Although I wouldn’t rate this as highly as Hanging Hooke, there was still a lot to enjoy. Caroline had a nice line in snarky humour, such as when she read out a negative review of William’s musical compositions. She was the one who suggested that William make his own mirrors for the telescope, and she was also the one who held the jug for him when he needed to relieve himself during the laborious grinding process. Her discoveries of comets and planetary nebulae were also mentioned, as well as the importance of her catalogue, which was invaluable to other astronomers both then and now.
The problems I found with this piece were mainly structural. It took a while to get the hang of what was going on, particularly as I couldn’t make out all of the dialogue to begin with, even when it was in English. The German accents which Caroline in particular continued to use also got in the way at times. With an older actress playing Caroline throughout, it was hard to tell how old she was at the start, so some mention of this by Jessica when she was telling us the dates of the entries would have been helpful. We assumed she started off in her mid-twenties (Wikipedia confirms this) but it wasn’t clear from the performance.
The links to the present day material were also a bit hazy. The disagreements between William and Caroline on the one hand, and Bill and Jessica on the other, underlined the constant struggle for women to find fulfilment professionally as well as domestically, and that worked effectively. However the videos of the young women singing the song and occasionally talking were fine, but didn’t add to the theme. Even though it allowed Jessica to bring in information about Hypatia, the link was tenuous at best. The pay-off came with the final scene, showing us that women are still being treated badly today, but we know this happens, and as Eve wasn’t a scientist that point was rather weak. It did allow us to see Jessica and Bill coming together again over their family’s needs, something Caroline and William couldn’t do, but I still feel that this area needs serious editing, with more of Caroline and William, or even Caroline’s life after William died, and less of the modern era.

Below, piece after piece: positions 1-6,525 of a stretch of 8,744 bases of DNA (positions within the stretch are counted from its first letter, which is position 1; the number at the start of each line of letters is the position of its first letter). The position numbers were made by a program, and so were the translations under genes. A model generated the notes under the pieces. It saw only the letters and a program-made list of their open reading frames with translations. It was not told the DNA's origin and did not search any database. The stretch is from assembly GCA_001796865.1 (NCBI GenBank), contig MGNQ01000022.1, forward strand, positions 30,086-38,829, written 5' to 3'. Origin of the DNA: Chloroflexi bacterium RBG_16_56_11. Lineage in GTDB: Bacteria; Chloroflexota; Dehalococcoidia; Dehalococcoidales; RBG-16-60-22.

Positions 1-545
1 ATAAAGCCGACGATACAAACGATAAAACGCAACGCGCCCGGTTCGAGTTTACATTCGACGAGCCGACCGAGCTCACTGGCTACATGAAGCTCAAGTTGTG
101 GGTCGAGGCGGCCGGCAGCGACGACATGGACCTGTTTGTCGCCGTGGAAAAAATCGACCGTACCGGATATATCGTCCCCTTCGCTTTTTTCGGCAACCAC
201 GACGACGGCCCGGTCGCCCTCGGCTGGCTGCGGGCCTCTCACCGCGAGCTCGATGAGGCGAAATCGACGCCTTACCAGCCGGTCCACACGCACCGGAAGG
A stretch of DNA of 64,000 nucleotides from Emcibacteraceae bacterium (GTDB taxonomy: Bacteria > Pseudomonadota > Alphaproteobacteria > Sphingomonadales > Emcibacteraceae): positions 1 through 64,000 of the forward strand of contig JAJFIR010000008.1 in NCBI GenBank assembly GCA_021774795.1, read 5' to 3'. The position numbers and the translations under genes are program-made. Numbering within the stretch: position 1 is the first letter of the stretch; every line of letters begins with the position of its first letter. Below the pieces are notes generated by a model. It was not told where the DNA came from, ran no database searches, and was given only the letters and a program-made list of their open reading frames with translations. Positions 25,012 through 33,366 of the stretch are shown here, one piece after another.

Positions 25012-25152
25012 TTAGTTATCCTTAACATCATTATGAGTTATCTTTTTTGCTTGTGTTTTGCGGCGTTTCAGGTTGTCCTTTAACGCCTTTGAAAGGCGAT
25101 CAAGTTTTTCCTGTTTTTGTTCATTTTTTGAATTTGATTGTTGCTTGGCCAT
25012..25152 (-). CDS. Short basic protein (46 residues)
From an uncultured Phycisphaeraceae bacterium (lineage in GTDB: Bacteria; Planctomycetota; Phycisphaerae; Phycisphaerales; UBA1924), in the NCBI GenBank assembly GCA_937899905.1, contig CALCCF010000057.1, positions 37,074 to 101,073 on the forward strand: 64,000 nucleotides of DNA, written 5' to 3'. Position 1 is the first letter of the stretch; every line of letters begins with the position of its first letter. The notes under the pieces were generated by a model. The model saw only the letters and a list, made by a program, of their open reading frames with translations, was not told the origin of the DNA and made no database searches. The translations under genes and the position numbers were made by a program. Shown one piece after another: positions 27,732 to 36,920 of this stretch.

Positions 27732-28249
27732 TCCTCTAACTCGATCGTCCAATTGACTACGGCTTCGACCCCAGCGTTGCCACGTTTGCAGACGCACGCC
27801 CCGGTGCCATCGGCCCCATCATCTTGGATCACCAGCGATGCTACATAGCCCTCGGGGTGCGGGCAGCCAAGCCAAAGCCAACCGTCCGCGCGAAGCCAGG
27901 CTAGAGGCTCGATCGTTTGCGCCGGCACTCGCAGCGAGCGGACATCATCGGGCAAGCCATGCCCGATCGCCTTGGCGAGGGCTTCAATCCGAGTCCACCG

The changes from time period to time period were well done, with cardigans coming in handy for quick changes of costume. At one point William took a glass of wine out of Jessica’s hand as she sat reading the notebooks – a nice touch. We could hear Jessica’s phone ringing as part of the story, so it was handy that no other mobile phones joined in (and something of a miracle, too). The little scene of Bill skyping with Jessica gave us a few laughs as well as contributing some information about the relationship between William and Caroline, which Bill had gleaned from his contacts in Hamburg. Overall, it was an interesting piece, and despite the drawbacks well worth seeing. I’ll be looking out for any further works from this writer.
© 2015 Sheila Evans at ilovetheatre.me